I + + + - - - Current • Current, I, is the rate of flow of electric charge, dQ/dt is the instantaneous current • It is measured in Coulombs/Second • Unit is Ampere (amp, or A) • The direction of current is the direction that positive charges would flow • Or the opposite of the direction that negative charges flow • There must be a net transport of charge to have a current.
- - - Quiz • Suppose we have a current from a flow of electrons to the right. • In what direction is the current? • In what direction is the electric field? • To the right • To the left • Up • Down • None of the above
Quiz • Suppose we have a current from a flow of Calcium (+2) ions • In what direction is the current? • In what direction is the electric field? • To the right • To the left • Up • Down • None of the above +2 +2 +2
Current Density • Current Density, J, is the amount of current flow through a unit area • Assuming uniform current parallel to dA • Note: For a fixed area, the current density is independent of shape • Remember: Current has a direction! Area A Current I
Current: Details • When thinking about current flow, think about fluid flow. • Remember that a conductor at equilibrium has no field inside • For there to be a current one cannot be at equilibrium • There has to be a potential difference, otherwise for every carrier moving in one direction another one is moving in the opposite • Think about fluid flow: there has to be a potential difference for fluid to flow otherwise water is stagnate. Area A Current I
Current I Current: Flow • When thinking about current flow, think about fluid flow. • The flow in equals the flow out • So the current in equals the current out I3 I2 I1 Area A I1= I2+ I3
Quiz • In which of the following situations is the magnitude of the current the largest 3C/s 2C/s 6C/s 7C/s + + + + 5C/s 1C/s 5C/s - - - A C D B Area A Current I
Microscopic Description of Current: Qualitative • Microscopically current is due to the movement of charge carriers • In the Drude model, the electrons diffuse in the absence of • an applied field • Electron Gas When a field is applied, the symmetry of the “motion” of the electrons is broken and there is a net drift.
Microscopic Description of Current: Math • Assume uniform motion and density of charge carriers • The charge in a wire of length L can be calculated q=(nAL)e, for electrons • The total charge moves through a cross-section in: t=L/v ; v is the drift velocity A L
Microscopic Description of Current: Math • Assume uniform motion and density of charge carriers • I=q/t=nALev/L =nAev • This implies (J=I/A) that J=(ne)v ne is the charge carrier density A L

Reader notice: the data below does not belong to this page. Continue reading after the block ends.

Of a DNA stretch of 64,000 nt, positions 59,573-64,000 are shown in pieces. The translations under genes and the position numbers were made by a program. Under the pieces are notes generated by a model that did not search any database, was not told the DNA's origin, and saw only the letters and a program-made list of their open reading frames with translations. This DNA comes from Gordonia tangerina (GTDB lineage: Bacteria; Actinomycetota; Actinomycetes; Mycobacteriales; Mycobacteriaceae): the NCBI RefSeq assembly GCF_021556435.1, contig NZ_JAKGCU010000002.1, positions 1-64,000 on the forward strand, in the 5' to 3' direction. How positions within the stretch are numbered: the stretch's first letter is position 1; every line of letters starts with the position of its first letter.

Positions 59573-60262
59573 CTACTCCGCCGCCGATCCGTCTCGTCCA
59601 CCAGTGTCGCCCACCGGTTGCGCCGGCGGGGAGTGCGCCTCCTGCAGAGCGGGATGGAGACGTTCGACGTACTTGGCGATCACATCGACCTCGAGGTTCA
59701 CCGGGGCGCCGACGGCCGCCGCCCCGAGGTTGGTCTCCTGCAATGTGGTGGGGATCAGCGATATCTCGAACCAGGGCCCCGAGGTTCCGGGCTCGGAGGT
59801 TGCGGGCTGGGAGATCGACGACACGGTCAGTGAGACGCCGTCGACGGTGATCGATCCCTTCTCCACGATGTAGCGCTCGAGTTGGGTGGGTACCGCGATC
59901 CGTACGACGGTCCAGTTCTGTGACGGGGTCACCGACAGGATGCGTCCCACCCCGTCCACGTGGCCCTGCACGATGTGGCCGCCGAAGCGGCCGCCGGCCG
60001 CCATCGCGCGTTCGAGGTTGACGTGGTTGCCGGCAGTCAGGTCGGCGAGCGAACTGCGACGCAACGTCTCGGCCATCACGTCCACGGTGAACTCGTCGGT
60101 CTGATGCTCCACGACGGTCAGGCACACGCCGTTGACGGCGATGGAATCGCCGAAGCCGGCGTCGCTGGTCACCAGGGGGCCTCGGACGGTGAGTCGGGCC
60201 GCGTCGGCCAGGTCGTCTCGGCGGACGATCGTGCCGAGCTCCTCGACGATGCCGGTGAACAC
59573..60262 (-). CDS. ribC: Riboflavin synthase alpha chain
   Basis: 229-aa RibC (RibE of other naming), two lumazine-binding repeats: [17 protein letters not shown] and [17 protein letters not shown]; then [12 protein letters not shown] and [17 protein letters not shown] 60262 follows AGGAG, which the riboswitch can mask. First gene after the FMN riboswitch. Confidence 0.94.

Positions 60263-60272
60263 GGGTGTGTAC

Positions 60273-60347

Conductivity • In most materials, electric field is required to make the current move • the current is proportional to the electric field, and the conductivity Empirically, • The conductivity is a property of the material • the resistivity is the reciprocal of the conductivity, nothing more! Electric Field E Current I
Resistance • Define resistance as the ratio of the voltage to the current • Resistance is measured in units of Ohms () • Resistance is always positive • Current always flows from positive to negative • Note: This is not Ohm’s law! We can (in principle) always use this Electric Field E Area A Current I Length L
Electric Field E Current I Resistance vs Resistivity • Resistivity is how much a material impedes current • Resistance is how much an object impedes current • For particularly easy cases, the relationship can be calculated: • (homogenous, isotropic conductors with a uniform field and a uniform cross-section) Current I
Quiz • Suppose start with a piece of wire in a circuit connected to a battery, and some current I flows. Now suppose replace that wire with a wire of the same length but twice the radius. How is the new current, Inew related to the original current? • Inew=0.5I • Inew=2I • Inew=4I • Inew=0.25I
Resistance and Temperature • Resistance and hence conductivity is a function of temperature • 0 is the resistivity at temperature T0 (typically 20 C) • is the temperature coefficient of resistivity • The linear relationship is approximate, but allows one to measure temperature very accurately
Ohm’s Law • The resistance R is a constant irregardless of the applied potential • This is equivalent to saying that the resistivity of the material is independent of the applied field Area A
Nonohmic materials • If the resistance R depends on the magnitude or direction of • the potential difference, than the material is nonohmic • Semiconducting diodes good example: • current is essentially zero until some cutoff potential is achieved and then the current rises expontentially with the potential. One could say that the resistance is infinite until a cutoff voltage is reach and then the resistance decreases as the voltage is raised Area A
Microscopic Description of Ohm’s law • Microscopically current is due to the movement of charge carriers When a field is applied, the symmetry of the “motion” of the electrons is broken and there is a net drift. We can rewrite this in a different form, Put this all together and, We also now know what the conductivity and resistivity are.
Superconductors • A superconductor has a critical temperature below which the resistance drops to zero!!! • So once a current is set up in them, the current persists for years! • Cool industrial applications: • Superconducting magnets • Used in NMR /MRI • In medicine to image people and animals • In materials science to image/identify materials • In chemistry to identify molecules • In structural biology to study macromolecular structures • In biophysics to study macromolecular dynamics, assembly and function
I = E/R Power Consumed by a Resistor V = E + E R – V = 0